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How Best To Negotiate Your Time And The Time Of Others

by Meg Myers Morgan, PhD, author of “Everything Is Negotiable: The 5 Tactics to Get What You Want in Life, Love, and Work

When I first took my position as the leader of a graduate program within a flagship university, I launched what I lovingly called the “Take You to Lunch Tour.” During this period, I called up anyone and everyone in my network and said, “Hey, can I take you to lunch? I want to pick your brain.”

This was mostly an attempt to get some feedback from influential people about what advice they might have for me, how I could be successful in my new role, and any opportunities for collaboration that might be on the horizon.

Happily, most everyone agreed to my tour dates. But one person in my network, a very powerful woman within the community, wouldn’t respond to my request. Though she was emailing me about other matters, she wouldn’t acknowledge my offer for lunch. One day, she was at the university for another meeting and stopped by my office. She had a few business matters to discuss with me, but before she left, I said, “Hey, I’m still hoping to take you to lunch soon.”

She sighed heavily and smiled. “Meg, I’ll be happy to set up a meeting with you in my office, but I’m not interested in lunch with you.” I was taken aback. She continued: “It’s nothing personal, it’s just that at a certain point in my career, I got burned out on these lunch requests from young people like you wanting to use my time and take away my one free hour of the day.”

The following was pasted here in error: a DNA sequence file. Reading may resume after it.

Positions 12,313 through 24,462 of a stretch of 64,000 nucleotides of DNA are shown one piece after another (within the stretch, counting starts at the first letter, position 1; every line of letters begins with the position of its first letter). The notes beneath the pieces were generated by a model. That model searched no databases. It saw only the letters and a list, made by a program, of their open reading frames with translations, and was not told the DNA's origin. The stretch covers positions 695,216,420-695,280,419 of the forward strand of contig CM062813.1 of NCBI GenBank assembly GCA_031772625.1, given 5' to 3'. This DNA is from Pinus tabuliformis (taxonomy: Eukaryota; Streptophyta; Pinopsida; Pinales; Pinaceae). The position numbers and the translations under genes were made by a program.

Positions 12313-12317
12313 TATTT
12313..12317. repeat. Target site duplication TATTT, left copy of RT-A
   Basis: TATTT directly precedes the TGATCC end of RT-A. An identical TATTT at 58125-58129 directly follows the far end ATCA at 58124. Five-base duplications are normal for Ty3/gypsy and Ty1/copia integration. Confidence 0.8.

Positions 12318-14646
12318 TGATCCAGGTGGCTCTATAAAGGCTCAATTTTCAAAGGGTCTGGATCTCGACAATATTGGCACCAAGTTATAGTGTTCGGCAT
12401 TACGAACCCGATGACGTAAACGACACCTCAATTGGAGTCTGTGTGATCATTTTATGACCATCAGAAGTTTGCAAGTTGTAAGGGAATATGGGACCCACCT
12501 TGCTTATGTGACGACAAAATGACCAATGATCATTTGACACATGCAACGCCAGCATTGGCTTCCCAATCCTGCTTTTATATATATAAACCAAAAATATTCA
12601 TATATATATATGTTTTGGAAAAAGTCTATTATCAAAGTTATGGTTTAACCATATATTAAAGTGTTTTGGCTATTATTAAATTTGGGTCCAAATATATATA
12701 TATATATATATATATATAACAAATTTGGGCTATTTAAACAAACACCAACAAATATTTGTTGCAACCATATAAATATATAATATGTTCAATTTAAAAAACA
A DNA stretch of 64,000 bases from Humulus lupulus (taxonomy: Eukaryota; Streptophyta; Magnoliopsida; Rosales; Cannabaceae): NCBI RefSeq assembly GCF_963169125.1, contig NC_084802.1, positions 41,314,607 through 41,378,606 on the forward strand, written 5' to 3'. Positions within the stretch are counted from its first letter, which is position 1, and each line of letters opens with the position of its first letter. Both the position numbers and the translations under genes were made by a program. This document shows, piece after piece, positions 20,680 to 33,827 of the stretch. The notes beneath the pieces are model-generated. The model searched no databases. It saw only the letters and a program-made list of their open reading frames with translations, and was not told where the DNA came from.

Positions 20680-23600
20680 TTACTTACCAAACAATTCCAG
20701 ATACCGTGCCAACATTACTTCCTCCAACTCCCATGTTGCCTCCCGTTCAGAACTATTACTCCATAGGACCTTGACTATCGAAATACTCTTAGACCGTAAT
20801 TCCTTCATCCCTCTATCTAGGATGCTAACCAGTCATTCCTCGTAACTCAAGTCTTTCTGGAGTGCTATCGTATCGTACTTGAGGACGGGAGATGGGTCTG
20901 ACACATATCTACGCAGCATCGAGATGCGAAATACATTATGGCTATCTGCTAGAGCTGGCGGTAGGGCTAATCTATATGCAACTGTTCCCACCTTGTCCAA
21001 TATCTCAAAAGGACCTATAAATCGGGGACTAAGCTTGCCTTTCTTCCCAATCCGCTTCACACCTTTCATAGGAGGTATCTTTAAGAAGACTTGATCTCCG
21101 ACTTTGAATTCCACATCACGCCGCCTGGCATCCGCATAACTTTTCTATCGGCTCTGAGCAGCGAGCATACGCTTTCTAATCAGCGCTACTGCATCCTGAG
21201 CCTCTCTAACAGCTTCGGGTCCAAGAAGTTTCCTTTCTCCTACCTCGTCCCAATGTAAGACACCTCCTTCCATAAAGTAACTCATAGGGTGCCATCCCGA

Five years later, I finally get it. Now, I get so many requests for coffees and lunches, I’ve grown as weary and resentful as that woman standing in my office telling me she wasn’t interested in sharing a meal. As she told me then, and I so clearly understand now, she had to negotiate better terms around her time. I now find that how I spend my time is one of my most important negotiations. So as you request the time and help of others in your own network — and as you have your own time and help requested — keep these three negotiating tips in mind.

1. Clarity is Kindness.

I had a woman reach out to me after a talk I had given to ask if she could take me to coffee — assuring me it would be her treat. Given that I had never met her, I probed further into why she wanted to meet. Eventually, a few emails in, she revealed she needed some public speaking tips for an upcoming talk she had to give. Once I knew that, I was able to send her a few resources and the name of a public speaking coach I knew well. This saved us both an hour and saved her $3.50 on coffee.

I’m not suggesting she was in the wrong for asking to meet over coffee, or that we should never connect with new people, but I am suggesting that being super clear on why you need someone’s time is the kindest thing you can do. Don’t hide your need behind a nicety like coffee or lunch. Being efficient with someone else’s time is the nicety.